Molecular Mechanisms of Platelet Adhesion and Platelet Aggregation

  • Ralph L. Nachman
  • Lawrence L. K. Leung
  • Margaret J. Polley


Certain primitive cell systems, such as cellular slime molds, exist either in unicellular vegetative forms or in a differentiated state in which they become adhesive and aggregate into a multicellular structure. An example of this mechanism of cellular behavior is shown in Figure 1, which illustrates the life cycle of Acrasis rosea, an acrasid cellular slime mold. The uninucleate ameboid cells move, divide by binary fission, deplete the local environment of the food supply, aggregate, and form fruiting bodies. The mechanisms associated with the development of the adhesive state have been studied most extensively in the dictyostelid cellular slime molds. When the cells of this species become adhesive, they synthesize surface polyvalent carbohydrate-binding proteins or lectins that mediate cell to cell adhesion (Frasier and Glaser, 1979; Barondes, 1981). This stage of the cell cycle is associated with activation of a large number of new genes (Blumberg et al., 1982), presumably coding for cell-surface proteins that mediate the conversion to the adhesive state. Cell adhesion culminating in aggregation takes place via the interaction of carbohydrate-binding sites of a cell-surface lectin with oligosaccharides on membrane glycoprotein receptors. The initial interaction of one lectin molecule with one receptor oligosaccharide followed by binding at multiple sites leads to rapid and stable cohesion (aggregation). Discoidin I and II, two closely related galactose-binding lectins synthesized by Dictyostelium dis coideum during the conversion from the noncohesive to the aggregating cohesive stage, may function at different stages of the aggregation process by binding to different oligosaccharide-containing receptors at the cell surface (Berger and Armant, 1982). Thus, at least in primitive systems, the aggregation process appears to involve the sequential exposure of a family of cell-surface recognition molecules, some of which serve as lectins. It is probable that human platelets may recapitulate some of these primitive cellular responses during the process of agonist-induced aggregation.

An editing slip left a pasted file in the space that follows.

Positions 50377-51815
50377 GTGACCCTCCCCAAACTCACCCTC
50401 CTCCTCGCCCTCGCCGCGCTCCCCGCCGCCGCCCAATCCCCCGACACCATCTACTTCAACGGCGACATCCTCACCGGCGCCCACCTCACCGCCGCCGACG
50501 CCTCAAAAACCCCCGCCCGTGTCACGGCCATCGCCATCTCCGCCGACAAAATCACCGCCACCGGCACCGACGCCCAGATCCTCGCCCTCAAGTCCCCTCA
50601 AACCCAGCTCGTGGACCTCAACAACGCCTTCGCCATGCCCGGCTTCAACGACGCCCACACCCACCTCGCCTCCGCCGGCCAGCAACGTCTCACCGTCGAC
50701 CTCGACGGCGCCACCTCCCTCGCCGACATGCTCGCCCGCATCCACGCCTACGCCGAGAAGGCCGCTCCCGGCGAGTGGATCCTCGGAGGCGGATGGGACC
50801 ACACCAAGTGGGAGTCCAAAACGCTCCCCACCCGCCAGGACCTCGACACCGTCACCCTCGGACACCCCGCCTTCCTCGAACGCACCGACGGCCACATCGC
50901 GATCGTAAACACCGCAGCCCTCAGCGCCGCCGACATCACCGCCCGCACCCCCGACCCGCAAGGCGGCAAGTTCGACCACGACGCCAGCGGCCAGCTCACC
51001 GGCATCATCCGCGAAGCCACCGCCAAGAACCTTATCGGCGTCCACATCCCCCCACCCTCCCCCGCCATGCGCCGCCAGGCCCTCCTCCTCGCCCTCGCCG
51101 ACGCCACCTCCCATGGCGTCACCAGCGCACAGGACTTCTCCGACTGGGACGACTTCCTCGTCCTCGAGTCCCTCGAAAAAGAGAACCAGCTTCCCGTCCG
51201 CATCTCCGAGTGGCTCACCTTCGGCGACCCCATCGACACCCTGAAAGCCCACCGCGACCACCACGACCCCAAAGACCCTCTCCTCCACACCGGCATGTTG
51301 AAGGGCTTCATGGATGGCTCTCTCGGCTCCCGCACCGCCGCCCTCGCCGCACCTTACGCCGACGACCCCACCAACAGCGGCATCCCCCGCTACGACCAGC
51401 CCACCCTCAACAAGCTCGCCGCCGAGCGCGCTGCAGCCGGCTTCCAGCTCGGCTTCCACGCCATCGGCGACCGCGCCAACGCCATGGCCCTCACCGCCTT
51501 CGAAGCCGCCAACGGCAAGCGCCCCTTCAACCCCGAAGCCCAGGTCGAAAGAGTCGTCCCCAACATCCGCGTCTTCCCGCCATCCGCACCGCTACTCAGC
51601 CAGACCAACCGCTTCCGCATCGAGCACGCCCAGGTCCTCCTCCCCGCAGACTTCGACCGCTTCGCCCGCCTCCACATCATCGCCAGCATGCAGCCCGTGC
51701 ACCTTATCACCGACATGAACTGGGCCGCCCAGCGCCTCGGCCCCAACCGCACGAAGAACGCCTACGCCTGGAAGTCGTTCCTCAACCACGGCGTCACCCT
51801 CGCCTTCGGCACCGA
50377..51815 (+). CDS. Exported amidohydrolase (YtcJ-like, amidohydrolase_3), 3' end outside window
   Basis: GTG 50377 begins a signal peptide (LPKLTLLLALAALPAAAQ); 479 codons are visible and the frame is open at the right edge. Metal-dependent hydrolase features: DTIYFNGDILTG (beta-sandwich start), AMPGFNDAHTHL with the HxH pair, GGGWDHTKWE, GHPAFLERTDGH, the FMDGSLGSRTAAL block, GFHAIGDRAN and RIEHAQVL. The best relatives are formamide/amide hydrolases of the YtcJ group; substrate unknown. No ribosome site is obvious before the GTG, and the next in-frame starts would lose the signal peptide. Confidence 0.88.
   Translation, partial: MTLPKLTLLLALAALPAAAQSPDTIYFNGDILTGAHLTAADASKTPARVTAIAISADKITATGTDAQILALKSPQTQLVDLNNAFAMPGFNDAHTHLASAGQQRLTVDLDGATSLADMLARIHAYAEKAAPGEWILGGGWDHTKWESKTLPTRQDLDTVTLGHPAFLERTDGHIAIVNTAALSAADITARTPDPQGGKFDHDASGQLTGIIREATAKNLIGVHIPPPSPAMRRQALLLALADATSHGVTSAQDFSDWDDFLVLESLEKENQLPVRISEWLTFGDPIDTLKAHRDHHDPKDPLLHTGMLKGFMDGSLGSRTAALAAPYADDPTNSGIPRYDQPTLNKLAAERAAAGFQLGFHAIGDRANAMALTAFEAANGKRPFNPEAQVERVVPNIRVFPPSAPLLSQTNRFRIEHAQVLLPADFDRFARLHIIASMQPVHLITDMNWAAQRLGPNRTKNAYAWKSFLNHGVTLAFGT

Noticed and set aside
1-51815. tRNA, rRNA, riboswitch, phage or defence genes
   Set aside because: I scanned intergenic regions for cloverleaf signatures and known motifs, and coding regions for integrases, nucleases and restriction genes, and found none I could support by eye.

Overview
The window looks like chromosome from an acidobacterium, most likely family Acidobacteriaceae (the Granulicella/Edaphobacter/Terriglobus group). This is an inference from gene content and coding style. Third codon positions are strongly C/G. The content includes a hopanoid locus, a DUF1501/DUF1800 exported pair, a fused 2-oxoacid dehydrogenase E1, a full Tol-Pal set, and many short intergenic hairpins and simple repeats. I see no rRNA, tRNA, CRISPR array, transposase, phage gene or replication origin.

Platelet Aggregation Human Platelet Platelet Adhesion Platelet Membrane Fibrinogen Binding 
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Copyright information

© Plenum Press, New York 1985

Authors and Affiliations

  • Ralph L. Nachman
    • 1
  • Lawrence L. K. Leung
    • 1
  • Margaret J. Polley
    • 1
  1. 1.Division of Hematology-Oncology, Department of MedicineThe New York Hospital-Cornell Medical CenterNew YorkUSA

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